Monday, February 11, 2008
Light and Color in the Outdoors
More than the usual number of rainbows, halos, green flashes, falls of blue snow, and unusual sunsets took place today. Or they should have, given that February 12th is the anniversary of Marcel Minnaert, author of Light and Color in the Outdoors.
I first came across Minnaert in the Physics section of a Tokyo bookshop. The gaudy sunset on the cover caught my eye. I leafed through the book. Hmm. Chapter One: why your shadow is sharp-edged at your feet and fuzzy at your head, and other subtleties; Chapter Two: why the reflection of a scene is not the same as the original, leavened by an account of a shooting competition in Austria where the competitors aim at the reflection of the target and not the target itself; Chapter Four: mirages everywhere from the icecap to the desert; Chapter Five: measuring the intensity and brightness of light, with an excursion on the opacity of forests; Chapter Ten: halos, coronas, and why the sky is darker between the primary and secondary arcs of a rainbow (see picture below) …
Fascinating stuff, but the tab was a staggering $80 dollars. At that price, perhaps I could afford to remain ignorant of twilight phenomena (Chapter Eleven) or lake colours (Chapter Twelve). Next day, I was back. When it comes to crepuscular apparitions, it would be a crime to keep oneself, as it were, in the dark. Fortunately, the book was still there. Soon it was propped on my breakfast table and I was soaking up fogbows, green flashes, and noctilucent clouds with every pot of coffee. (But, Professor Minnaert, is it really true that rainbows tremble and blur as the soundwaves of a thunderclap pass through them....?)
Truly, Minnaert provides a rich diet. The science - yes, with equations - is washed down with quotations from the length and breadth of European literature. Goethe and Ruskin put in frequent appearances. Schiller (from William Tell) is called up to describe a moonbow (“Yes truly/A rainbow in the middle of the night…”) Education was clearly less compartmentalized in Minnaert’s day.
Marcel Minnaert was born in 1893 in Bruges, Belgium, later moving to Ghent, where he started his university studies in biology. In 1914, he completed a thesis on the effects of light on plants. In 1915, to learn more about the physical basis of his research, he moved to the University of Leiden to study and teach physics. After the first world war, he made his name mainly as a solar physicist, contributing to the monumental Utrecht Photometric Atlas of the Solar Spectrum. He retired from the Utrecht Observatory in 1963.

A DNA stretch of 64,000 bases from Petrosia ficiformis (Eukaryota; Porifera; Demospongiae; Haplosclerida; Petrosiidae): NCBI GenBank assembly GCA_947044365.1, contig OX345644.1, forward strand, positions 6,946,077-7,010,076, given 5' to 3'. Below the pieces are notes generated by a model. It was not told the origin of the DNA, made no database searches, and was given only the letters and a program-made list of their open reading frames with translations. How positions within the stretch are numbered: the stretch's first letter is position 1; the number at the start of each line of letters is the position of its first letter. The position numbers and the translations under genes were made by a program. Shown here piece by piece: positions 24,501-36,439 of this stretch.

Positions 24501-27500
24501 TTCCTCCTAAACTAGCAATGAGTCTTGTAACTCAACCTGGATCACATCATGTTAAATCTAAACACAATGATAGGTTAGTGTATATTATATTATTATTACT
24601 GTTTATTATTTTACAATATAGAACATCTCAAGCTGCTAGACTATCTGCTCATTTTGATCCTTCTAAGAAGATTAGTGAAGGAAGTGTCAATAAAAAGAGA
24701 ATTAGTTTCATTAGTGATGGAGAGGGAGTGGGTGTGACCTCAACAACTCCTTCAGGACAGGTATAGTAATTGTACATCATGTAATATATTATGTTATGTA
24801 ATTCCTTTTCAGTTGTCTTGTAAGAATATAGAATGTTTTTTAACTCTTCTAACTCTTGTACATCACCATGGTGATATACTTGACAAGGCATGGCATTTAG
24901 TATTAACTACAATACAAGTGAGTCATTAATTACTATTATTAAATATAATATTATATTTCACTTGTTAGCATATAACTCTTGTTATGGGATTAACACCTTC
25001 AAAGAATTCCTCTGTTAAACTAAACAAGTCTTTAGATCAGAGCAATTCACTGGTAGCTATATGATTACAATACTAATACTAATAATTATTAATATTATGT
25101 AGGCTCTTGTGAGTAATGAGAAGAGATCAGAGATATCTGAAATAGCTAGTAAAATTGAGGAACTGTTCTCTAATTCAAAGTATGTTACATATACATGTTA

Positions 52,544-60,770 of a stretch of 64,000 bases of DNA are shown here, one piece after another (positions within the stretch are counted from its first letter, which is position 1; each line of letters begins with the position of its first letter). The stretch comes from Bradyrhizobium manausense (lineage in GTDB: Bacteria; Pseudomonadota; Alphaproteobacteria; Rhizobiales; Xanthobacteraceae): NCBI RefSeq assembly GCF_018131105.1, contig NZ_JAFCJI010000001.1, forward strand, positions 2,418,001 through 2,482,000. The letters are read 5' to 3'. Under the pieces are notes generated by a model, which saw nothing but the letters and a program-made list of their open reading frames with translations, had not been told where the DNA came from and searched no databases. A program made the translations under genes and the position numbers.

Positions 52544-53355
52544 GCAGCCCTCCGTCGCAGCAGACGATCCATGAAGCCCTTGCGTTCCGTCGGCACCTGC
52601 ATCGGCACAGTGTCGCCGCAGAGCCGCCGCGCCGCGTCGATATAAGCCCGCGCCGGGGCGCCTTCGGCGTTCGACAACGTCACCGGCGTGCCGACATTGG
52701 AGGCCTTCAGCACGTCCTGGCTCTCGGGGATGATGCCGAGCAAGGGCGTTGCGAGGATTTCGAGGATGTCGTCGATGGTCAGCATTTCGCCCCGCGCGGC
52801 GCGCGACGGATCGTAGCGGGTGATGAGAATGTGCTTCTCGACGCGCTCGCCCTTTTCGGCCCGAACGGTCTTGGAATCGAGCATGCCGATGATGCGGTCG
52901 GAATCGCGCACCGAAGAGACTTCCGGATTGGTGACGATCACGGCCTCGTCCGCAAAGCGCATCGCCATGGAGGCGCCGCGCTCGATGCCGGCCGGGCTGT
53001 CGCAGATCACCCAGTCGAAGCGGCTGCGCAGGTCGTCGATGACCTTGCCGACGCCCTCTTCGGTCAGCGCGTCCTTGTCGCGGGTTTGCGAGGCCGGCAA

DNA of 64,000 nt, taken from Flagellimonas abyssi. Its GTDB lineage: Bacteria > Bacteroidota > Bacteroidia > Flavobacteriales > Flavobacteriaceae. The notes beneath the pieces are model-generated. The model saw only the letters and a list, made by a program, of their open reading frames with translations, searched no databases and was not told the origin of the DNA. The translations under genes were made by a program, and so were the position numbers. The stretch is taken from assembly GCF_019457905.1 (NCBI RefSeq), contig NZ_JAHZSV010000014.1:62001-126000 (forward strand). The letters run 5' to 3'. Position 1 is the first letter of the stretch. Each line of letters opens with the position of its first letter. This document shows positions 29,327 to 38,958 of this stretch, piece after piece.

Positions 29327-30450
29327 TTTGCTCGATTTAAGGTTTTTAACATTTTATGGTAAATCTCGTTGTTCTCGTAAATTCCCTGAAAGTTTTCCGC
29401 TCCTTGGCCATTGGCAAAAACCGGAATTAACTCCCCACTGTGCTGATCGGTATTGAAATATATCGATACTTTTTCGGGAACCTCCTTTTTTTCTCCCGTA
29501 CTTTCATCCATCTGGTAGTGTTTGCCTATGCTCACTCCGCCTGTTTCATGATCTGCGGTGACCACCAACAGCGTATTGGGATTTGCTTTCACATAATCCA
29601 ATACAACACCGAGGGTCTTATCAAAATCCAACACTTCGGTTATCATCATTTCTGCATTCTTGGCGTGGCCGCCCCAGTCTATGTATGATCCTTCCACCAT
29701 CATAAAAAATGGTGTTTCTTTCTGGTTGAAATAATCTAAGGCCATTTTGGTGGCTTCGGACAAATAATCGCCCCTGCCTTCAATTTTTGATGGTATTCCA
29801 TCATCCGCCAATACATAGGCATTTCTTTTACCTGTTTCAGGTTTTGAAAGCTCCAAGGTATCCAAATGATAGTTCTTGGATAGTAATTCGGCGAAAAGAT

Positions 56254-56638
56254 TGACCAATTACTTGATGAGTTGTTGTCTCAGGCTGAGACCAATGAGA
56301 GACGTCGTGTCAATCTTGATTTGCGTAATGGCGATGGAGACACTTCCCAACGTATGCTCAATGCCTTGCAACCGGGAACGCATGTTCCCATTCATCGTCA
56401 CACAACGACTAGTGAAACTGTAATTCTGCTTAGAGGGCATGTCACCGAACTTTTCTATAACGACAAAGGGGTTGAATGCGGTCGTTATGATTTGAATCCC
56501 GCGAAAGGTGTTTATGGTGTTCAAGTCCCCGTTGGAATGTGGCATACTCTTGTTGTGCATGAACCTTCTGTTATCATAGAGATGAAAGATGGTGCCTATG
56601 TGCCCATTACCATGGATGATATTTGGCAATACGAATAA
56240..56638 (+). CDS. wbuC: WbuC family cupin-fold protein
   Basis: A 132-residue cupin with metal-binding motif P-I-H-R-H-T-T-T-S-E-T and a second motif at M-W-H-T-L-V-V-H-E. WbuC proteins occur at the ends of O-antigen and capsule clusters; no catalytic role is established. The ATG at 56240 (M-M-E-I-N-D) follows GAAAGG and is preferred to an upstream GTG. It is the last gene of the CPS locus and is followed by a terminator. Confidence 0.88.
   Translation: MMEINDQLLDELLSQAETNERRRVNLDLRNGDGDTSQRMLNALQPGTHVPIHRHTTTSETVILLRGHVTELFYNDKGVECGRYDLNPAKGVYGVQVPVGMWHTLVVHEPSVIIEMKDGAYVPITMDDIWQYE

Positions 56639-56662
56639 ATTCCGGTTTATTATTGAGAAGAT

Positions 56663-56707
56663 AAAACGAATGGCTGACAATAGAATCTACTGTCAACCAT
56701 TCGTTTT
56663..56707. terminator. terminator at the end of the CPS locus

Light and Color in the Outdoors was first published (in Dutch) in 1937. It has since appeared twice in English, first from Dover and, more recently, from Springer Verlag. One reviewer on Amazon says that the book ‘changed his life’. Minnaert’s aims were more modest: “The phenomena described in this book are partly things you can observe in everyday life, and partly things as yet unfamiliar to you, though they may be seen at any moment, if only you will touch your eyes with that magic wand called ‘knowing what to look for’.”
Even if the book doesn’t change your life, it can certainly change your way of looking at the outdoors. Peering out of his tent on the Greenland icecap, this reviewer saw how the midnight sun was tracing a bright parabola on the hoarfrosted snow. At last, I thought, a phenomenon that even Minnaert hasn’t catalogued. But, no, on returning to the city, I took down the familiar book and found my frost-bow in Section 176: Halo phenomena on the ground.
The Springer Verlag edition has been out of print for years, but second-hand prices on Amazon still reach $70-$80, suggesting that the book’s fame is undiminished. Maybe Springer should run off a few more, so that another generation can have their eyes touched with that magic wand of knowing what to look for.
Light and Color in the Outdoors, by M G J Minnaert, published by Springer Verlag (1993), with photos by Pekka Parviainen
More mountain and weather photos on: Flickr